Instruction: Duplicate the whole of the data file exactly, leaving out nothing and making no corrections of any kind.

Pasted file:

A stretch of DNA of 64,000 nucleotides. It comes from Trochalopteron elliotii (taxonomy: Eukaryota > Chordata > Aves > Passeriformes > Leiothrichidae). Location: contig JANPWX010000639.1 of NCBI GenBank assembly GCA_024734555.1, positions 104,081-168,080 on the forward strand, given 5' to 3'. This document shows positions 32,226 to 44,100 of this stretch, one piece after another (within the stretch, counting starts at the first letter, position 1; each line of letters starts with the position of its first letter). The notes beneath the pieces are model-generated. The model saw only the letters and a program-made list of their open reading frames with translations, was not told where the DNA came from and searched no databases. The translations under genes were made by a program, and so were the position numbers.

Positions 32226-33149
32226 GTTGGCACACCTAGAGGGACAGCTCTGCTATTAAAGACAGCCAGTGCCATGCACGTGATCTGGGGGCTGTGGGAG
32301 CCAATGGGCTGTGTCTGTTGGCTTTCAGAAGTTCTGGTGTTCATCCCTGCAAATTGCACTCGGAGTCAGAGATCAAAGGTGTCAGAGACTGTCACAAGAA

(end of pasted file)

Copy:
A stretch of DNA of 64,000 nucleotides. It comes from Trochalopteron elliotii (taxonomy: Eukaryota > Chordata > Aves > Passeriformes > Leiothrichidae). Location: contig JANPWX010000639.1 of NCBI GenBank assembly GCA_024734555.1, positions 104,081-168,080 on the forward strand, given 5' to 3'. This document shows positions 32,226 to 44,100 of this stretch, one piece after another (within the stretch, counting starts at the first letter, position 1; each line of letters starts with the position of its first letter). The notes beneath the pieces are model-generated. The model saw only the letters and a program-made list of their open reading frames with translations, was not told where the DNA came from and searched no databases. The translations under genes were made by a program, and so were the position numbers.

Positions 32226-33149
32226 GTTGGCACACCTAGAGGGACAGCTCTGCTATTAAAGACAGCCAGTGCCATGCACGTGATCTGGGGGCTGTGGGAG
32301 CCAATGGGCTGTGTCTGTTGGCTTTCAGAAGTTCTGGTGTTCATCCCTGCAAATTGCACTCGGAGTCAGAGATCAAAGGTGTCAGAGACTGTCACAAGAA